I lie face-first on a hard surface, the old familiar feeling of rock pressing against my body. How funny, I will tell Father, I dreamt I landed on Earth. And he will laugh his hoarse, gravelly laugh. What a silly boy you are, he’ll say, and I will be glad to be home.

I open my eyes.

I am lying on a beach, somewhere on Earth, my body immersed in the shallow water fringing the shoreline, sunken below the pebbled seabed.

These aren’t the rocks I know. These rocks are smooth. Wet.

Slowly I sit up, brushing off the stones that have stuck to my arms and legs. My body is smooth, too. Human-like.

Perhaps it is the mere result of cosmic synergy. Moon-Being Adapts Under Pressure to Survive Earth’s Atmosphere. An automated reaction, a survival response, built into the order of things. Nothing more.

Or perhaps it is Mother Earth’s doing. Exposing her soft heart.

I pull at my skin. It does not crumble. Instead it springs back. Warm and elastic.

I look around. Waves collide against large rocks protruding from the coast, the ocean spitting up its foamy frothy disdain. The tide coming and going, coming and going, washing up the words, You Don’t Belong Here.

The air is sticky hot. Across the sea, sailboats bobble in a frenzy, yanking at the thick ropes tying them to the harbor. Metal clanking, seagulls squawking, machines hammering. I shrink into myself, wishing to disappear.

“You know, it’s not safe to swim here.”

A human.

A human girl!

Standing before me, just a few feet away. So close I could reach out and touch her.

“I…” My mouth struggles to cooperate. “I did not know.”

Her body is slight, freckled. The knot of her belly button pokes though the netted material of her top.

I want so badly to touch her.

“Didn’t you see the sign?” She aims a finger in the distance. “It says no lifeguard on duty.”

“I did not see.”

“Okay, so?”

She stands at the edge of the water, looming over me, her feet wide apart, unaware of her utter insignificance in the universe—hands on her hips, the waves smacking her legs, rigid and resisting, as if she too wasn’t made mostly of water.

 I could tell her. I could give her the secrets to the whole universe like a key.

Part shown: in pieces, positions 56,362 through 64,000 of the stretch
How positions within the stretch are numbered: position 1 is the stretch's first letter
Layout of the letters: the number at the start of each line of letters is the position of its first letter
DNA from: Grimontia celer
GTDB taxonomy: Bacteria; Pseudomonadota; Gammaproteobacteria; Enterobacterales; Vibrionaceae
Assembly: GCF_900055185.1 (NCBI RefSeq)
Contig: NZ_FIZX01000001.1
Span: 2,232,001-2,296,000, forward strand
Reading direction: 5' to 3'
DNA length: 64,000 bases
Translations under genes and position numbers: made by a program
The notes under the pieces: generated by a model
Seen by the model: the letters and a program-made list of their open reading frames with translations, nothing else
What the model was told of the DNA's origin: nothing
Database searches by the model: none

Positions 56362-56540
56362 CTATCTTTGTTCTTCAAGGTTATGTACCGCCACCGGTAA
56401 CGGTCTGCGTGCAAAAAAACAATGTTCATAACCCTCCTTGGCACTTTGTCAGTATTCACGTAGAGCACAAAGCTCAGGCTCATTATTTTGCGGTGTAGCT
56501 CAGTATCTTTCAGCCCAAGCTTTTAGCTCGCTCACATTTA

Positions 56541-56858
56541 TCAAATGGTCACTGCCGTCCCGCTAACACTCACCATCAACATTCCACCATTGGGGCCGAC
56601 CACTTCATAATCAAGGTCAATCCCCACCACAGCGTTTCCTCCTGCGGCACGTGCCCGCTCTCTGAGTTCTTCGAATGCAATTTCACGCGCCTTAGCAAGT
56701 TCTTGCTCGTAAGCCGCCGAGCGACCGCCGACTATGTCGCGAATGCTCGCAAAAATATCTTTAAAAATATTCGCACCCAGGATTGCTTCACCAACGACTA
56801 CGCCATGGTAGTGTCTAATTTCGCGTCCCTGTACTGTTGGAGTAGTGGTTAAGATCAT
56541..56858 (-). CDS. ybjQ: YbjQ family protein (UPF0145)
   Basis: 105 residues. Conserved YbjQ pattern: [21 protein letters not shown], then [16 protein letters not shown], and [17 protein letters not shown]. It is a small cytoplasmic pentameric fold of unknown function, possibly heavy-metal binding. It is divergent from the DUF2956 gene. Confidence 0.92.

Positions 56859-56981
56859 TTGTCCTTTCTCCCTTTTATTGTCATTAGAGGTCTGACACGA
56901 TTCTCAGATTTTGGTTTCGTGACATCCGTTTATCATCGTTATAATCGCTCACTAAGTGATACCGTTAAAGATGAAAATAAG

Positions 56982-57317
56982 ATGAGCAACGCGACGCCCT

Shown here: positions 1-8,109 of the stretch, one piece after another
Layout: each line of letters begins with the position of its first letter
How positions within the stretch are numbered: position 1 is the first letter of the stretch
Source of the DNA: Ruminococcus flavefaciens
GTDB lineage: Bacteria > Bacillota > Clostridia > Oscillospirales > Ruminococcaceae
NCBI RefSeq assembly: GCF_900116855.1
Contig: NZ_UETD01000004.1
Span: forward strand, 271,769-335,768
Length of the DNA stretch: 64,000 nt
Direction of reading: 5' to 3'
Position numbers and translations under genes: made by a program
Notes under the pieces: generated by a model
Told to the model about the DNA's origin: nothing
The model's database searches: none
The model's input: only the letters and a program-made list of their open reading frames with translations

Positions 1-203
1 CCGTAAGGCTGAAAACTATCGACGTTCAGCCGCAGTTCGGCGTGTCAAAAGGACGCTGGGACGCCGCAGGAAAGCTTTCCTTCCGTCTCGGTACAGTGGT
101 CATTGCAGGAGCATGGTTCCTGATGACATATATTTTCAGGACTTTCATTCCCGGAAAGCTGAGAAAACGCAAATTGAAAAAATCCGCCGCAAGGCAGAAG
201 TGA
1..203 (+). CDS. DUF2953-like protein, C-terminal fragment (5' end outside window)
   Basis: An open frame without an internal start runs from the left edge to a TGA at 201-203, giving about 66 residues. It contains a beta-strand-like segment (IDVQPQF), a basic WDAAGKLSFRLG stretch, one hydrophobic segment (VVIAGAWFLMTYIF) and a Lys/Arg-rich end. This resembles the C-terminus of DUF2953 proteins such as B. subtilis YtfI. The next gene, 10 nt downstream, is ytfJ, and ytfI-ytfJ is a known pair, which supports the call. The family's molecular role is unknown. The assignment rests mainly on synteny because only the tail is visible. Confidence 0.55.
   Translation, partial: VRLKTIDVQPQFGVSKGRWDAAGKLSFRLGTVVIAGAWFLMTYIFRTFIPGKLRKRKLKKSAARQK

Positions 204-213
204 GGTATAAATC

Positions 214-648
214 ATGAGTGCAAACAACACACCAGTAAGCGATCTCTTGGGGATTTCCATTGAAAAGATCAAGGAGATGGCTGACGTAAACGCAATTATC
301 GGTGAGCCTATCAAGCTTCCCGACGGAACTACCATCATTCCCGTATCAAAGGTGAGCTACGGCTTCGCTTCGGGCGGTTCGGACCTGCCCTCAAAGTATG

But no, that would hurt her.

“I thought nobody would be here,” she says.

“I am sorry.”

She shrugs. She sits beside me, stretching her legs into the water, the tiny follicles of her sun-kissed skin puckering.

“You ever just want to be alone?” she asks.

I want to tell her that I’ve been watching her for a long time. Her people. Her planet. The lights. The flocks of birds swirling in the skies, the planes soaring above them, the amoebas slinking along the depths of the deepest oceans. All the tiny granules of Earth. Yearning to be a part of it. For as long as I can remember.

“No,” I say, instead. “I am always alone. I want to be with people.”

She frowns. “Not me. I’ve got four older brothers and they’re all assholes.”

I watch her eyes. The artificial blue glow does not appear to have drained the life-force from within her. Not yet. Under the slant of her brow, her eyes are two meteorites. Deep-set. Brimming with cosmic energy.

“I feel like I know you,” I say.

“Well, I’ve never seen you before in my life.” She stares. “Holy shit. You’re like…really freaking pale.”

I glance at the opaline skin of my arms. “Pale.”

“Are you sick?”

“I do not think so.”

“Haven’t you ever heard of Vitamin D?”

“Dee.” I examine the ripples in her forehead, the tiny mole on her neck, the peaks and valleys of her collarbones, like the lunar highlands of home. “Dee,” I repeat, liking the way it sounds. “Dee, dee.”

“Yeah, you know, the sun?”

“Yes. I know him well.”

“Don’t think that you do.”

“He is a friend of Father’s.”

The sound of human laughter: A high-pitched, playful tinkling of infinite vibration.

“You’re super weird,” she says. “But I kind of like you.”

“I like you, too.”